At the Sony Creative Center, we invite people on the forefronts of various industries to give talks and share their insights with us.
Our latest guest was Mikio Kiura, the author of Design Research: Build, Test, Repeat and the head of ANKR DESIGN.
Taking us through the contours of design research, a topic that continues to garner more and more attention,
Kiura discussed the methods and effectiveness of the field and detailed the perspectives he's gained in
creating Japan’s first-ever systematic methodology for design research.
Read on for some of the highlights from Kiura’s online presentation, which took place in March 2021.
Learning from an experienced source about
what design research can do
I decided to write Design Research: Build, Test, Repeat in hopes of giving design research a solid foundation in Japan. To root the book in real-life experience, I drew on all the things I'd learned at design school abroad and the different projects I've worked back in Japan. That's what I’ll be focusing on in my talk today, too.
Before we begin, let me tell you a little bit more about myself. I worked at a precision-equipment manufacturer, where I helped plan new business ventures and projects, before going to study at the Copenhagen Institute of Interaction Design (CIID) in 2016. While I was in Denmark, I learned a lot about research methods, digital fabrication equipment, programming, AI-driven prototyping, and lots of other parts of the design landscape. I finished up my studies in about a year, came back to Japan, and launched ANKR DESIGN, where I do design research, prototyping, and service design.
Mikio Kiura, Design Research: Build, Test, Repeat (BNN, 2020)
Defining "design research"
Before I get into explaining the ins and outs of design research, we have to start with the question of what design is to begin with. We could define it in lots of different ways, but I'm going to approach the topic today by conceiving of design as "giving tangible shape to non-existent concepts, locating new value for people, and creating meaningful products accordingly."
If you look at things from that perspective, design research basically means research for designing products. What does that mean? Well, to make something new or change things for the better through a product, you have to understand people and identify their needs. That's what the "research" element is for. People like to think of design as a means of solving problems. Going from there, I like to think of design research as a means of figuring out what problems need to be solved.
Let me take a moment here to lay out the basic process of product development, which we'll use to examine how design and design research fit into the bigger picture. Everything starts with exploring themes. The then process moves on to product planning, product development, mass production, quality assurance (QA), and delivery. That first step—theme exploration—is where design researchers do their work, zeroing in on fundamental questions like "What should we make?" It's a lot like brainstorming; design researchers generate ideas for devices with innovative features and one-of-a-kind designs and then start working with product designers to jell the concepts into actual form.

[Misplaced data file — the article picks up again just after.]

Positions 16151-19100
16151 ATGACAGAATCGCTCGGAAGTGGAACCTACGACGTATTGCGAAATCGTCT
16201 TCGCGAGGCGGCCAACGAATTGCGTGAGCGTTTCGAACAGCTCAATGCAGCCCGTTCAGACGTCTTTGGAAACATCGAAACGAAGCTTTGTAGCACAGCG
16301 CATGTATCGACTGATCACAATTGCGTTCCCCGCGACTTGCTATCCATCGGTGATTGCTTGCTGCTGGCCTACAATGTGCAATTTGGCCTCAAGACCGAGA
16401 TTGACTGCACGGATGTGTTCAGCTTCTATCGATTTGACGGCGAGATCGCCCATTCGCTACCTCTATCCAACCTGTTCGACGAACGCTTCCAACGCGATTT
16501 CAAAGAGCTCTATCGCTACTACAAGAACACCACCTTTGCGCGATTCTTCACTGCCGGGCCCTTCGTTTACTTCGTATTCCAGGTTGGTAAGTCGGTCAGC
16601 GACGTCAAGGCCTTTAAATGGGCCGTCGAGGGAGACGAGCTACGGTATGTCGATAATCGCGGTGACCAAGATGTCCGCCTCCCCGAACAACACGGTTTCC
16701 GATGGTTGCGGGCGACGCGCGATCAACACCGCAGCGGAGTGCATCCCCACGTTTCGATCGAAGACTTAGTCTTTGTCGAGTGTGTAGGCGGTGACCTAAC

The roles of design researchers and designers
within the standard product-development process
However, the roles of design researcher stretch beyond the initial phases of product development. Working alongside the design team across the entire process, design researchers do work in three main modes.
The first type is "exploratory research," or thinking about what kinds of product or business the team should design. Second is "generative research," which focuses on narrowing down the overarching themes and digging deeper into the specifics of the project. Finally, design researchers also do "evaluative research" to assess the completed product or service and help chart out a course for future improvements.
Whatever kind of design research you’re doing, though, the key element is always the same: asking the right questions. In other words, you have to pinpoint the specific problem that you want the design to address. Imagine you're designing stairs. Your question, then, would be how to design a good set of stairs, and your answer might be an escalator—a moving set of stairs. But when you expand the question from "how to design a good set of stairs" to "how to design a way of getting from one floor to the next," you open up your range of possible answers from standard stairs and escalators to elevators and fire poles, even. The questions you ask have an enormous impact on the results you get.
Why do design research?
Now, why is design research emerging into the spotlight these days?